In a signing ceremony in the East Room of the White House, the president enacted new legislation that toughens penalties for corporate fraud, establishes an independent accounting board and increases spending for the Securities and Exchange Commission.
Lauding the bill as “the most far-reaching reforms of American business practices” since the Depression, Mr. Bush said the bill would send a strong message urging corporate America to “uphold their responsibilities,” or otherwise be “exposed and punished.”
The legislation quadruples the maximum jail time for corporate executives and auditors indicted for wire or mail fraud, setting sentences at 20 years. The bill also classifies securities fraud as a crime that could carry a prison sentence of up to 25 years.
A new independent board will oversee the accounting industry, which largely had been monitored by members of its own profession. Following the indictment of Enron auditors Arthur Andersen, the accounting self-regulatory system has come under pressure to reform.
“This law says to accountants: ‘The high standards of your profession will be enforced without exception,” the president said. “The auditors will be audited, the accountants will be held to account.'”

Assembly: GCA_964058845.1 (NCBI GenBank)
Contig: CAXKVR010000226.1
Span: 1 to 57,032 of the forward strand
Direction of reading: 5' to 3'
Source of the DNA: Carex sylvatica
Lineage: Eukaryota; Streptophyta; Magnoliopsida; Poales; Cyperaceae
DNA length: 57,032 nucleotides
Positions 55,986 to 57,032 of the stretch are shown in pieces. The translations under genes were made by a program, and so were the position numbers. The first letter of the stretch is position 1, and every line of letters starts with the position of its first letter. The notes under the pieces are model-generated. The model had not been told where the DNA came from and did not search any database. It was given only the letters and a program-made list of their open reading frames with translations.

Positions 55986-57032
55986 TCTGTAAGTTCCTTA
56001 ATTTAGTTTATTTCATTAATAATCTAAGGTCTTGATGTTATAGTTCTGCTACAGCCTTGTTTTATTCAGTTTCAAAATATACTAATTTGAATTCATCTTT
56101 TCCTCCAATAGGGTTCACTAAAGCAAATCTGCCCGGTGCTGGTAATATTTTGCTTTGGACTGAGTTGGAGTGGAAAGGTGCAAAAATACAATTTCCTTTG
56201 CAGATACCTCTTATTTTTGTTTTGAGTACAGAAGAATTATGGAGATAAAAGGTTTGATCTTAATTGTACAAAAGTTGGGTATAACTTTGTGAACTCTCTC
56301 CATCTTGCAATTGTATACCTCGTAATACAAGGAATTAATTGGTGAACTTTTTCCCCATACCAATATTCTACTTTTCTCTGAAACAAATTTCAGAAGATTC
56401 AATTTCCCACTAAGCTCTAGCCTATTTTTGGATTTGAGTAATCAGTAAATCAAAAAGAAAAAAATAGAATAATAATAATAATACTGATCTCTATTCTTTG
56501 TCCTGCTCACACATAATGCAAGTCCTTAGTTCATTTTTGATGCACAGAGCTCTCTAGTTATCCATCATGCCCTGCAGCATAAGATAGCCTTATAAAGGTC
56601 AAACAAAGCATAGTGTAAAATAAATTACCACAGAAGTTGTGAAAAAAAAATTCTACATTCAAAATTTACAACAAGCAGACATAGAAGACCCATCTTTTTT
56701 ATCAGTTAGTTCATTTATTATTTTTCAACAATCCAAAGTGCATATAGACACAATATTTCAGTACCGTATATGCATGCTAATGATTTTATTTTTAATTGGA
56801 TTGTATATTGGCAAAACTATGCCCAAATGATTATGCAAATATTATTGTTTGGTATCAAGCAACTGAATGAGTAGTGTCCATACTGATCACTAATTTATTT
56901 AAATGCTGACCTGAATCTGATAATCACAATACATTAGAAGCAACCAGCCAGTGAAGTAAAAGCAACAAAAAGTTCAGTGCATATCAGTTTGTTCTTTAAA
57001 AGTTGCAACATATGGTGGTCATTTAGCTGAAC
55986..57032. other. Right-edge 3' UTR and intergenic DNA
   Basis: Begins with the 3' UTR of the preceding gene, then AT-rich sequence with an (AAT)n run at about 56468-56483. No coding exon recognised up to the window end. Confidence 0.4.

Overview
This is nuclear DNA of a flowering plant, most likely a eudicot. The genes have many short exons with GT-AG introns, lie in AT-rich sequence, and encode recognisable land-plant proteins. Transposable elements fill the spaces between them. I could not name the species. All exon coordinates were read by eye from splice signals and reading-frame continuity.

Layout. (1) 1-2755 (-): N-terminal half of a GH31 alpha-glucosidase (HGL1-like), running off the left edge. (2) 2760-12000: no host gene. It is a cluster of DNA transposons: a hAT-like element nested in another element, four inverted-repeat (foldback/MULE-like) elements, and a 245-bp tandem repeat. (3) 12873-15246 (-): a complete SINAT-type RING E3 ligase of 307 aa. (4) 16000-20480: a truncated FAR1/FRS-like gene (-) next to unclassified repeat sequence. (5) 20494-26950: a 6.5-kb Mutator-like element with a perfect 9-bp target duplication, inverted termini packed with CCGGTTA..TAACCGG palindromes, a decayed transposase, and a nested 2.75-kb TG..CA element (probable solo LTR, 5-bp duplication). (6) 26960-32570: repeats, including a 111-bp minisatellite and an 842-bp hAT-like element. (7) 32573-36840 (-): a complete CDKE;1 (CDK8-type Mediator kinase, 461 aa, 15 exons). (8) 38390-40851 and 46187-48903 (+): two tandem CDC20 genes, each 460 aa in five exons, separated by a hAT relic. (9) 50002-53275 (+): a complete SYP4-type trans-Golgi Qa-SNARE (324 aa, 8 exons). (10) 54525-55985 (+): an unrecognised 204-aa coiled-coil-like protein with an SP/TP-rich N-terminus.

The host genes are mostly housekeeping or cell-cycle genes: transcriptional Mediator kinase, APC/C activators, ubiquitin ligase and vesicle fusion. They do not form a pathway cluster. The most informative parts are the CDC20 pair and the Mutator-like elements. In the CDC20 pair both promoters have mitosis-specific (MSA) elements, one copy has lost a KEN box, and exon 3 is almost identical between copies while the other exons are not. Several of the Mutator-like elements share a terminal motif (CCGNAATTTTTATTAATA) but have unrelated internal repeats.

“In the aftermath of September 11 we refused to allow fear to undermine our economy and we will not allow fraud to undermine it either,” Mr. Bush told a group of Democratic and Republican lawmakers and administration officials present at the signing ceremony.
Despite the president’s pledge to crack down on corporate fraud, a rally on Wall Street was humbled by a dismal new report on consumer confidence.
The Conference Board released its monthly Consumer Confidence Index Tuesday morning, showing a sharp fall for July.
The index, based on its monthly survey of 5,000 U.S. households, tumbled to 97.1 points, its lowest level since February. While “consumers’ expectations for the next six months have soured,” consumer confidence has not struck a historic low, the Conference Board said.